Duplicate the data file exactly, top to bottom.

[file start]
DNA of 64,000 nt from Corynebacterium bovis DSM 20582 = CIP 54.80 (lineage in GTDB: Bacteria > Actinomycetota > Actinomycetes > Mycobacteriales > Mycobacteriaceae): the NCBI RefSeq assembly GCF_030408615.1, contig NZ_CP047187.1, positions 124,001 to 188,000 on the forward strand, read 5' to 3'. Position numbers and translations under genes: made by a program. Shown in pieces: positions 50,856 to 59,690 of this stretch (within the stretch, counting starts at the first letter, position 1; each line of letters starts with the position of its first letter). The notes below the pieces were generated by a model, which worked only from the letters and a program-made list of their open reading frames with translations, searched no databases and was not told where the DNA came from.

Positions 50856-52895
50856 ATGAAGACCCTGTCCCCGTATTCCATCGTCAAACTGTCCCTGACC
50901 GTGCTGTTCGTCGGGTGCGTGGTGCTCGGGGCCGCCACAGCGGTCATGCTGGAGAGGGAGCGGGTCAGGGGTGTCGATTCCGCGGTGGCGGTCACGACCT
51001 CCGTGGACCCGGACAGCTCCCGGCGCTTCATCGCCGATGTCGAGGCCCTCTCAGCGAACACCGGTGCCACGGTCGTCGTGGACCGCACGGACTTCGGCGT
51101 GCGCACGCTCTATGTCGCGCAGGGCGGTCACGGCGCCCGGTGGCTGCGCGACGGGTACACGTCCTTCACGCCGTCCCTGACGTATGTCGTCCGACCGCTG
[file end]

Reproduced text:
DNA of 64,000 nt from Corynebacterium bovis DSM 20582 = CIP 54.80 (lineage in GTDB: Bacteria > Actinomycetota > Actinomycetes > Mycobacteriales > Mycobacteriaceae): the NCBI RefSeq assembly GCF_030408615.1, contig NZ_CP047187.1, positions 124,001 to 188,000 on the forward strand, read 5' to 3'. Position numbers and translations under genes: made by a program. Shown in pieces: positions 50,856 to 59,690 of this stretch (within the stretch, counting starts at the first letter, position 1; each line of letters starts with the position of its first letter). The notes below the pieces were generated by a model, which worked only from the letters and a program-made list of their open reading frames with translations, searched no databases and was not told where the DNA came from.

Positions 50856-52895
50856 ATGAAGACCCTGTCCCCGTATTCCATCGTCAAACTGTCCCTGACC
50901 GTGCTGTTCGTCGGGTGCGTGGTGCTCGGGGCCGCCACAGCGGTCATGCTGGAGAGGGAGCGGGTCAGGGGTGTCGATTCCGCGGTGGCGGTCACGACCT
51001 CCGTGGACCCGGACAGCTCCCGGCGCTTCATCGCCGATGTCGAGGCCCTCTCAGCGAACACCGGTGCCACGGTCGTCGTGGACCGCACGGACTTCGGCGT
51101 GCGCACGCTCTATGTCGCGCAGGGCGGTCACGGCGCCCGGTGGCTGCGCGACGGGTACACGTCCTTCACGCCGTCCCTGACGTATGTCGTCCGACCGCTG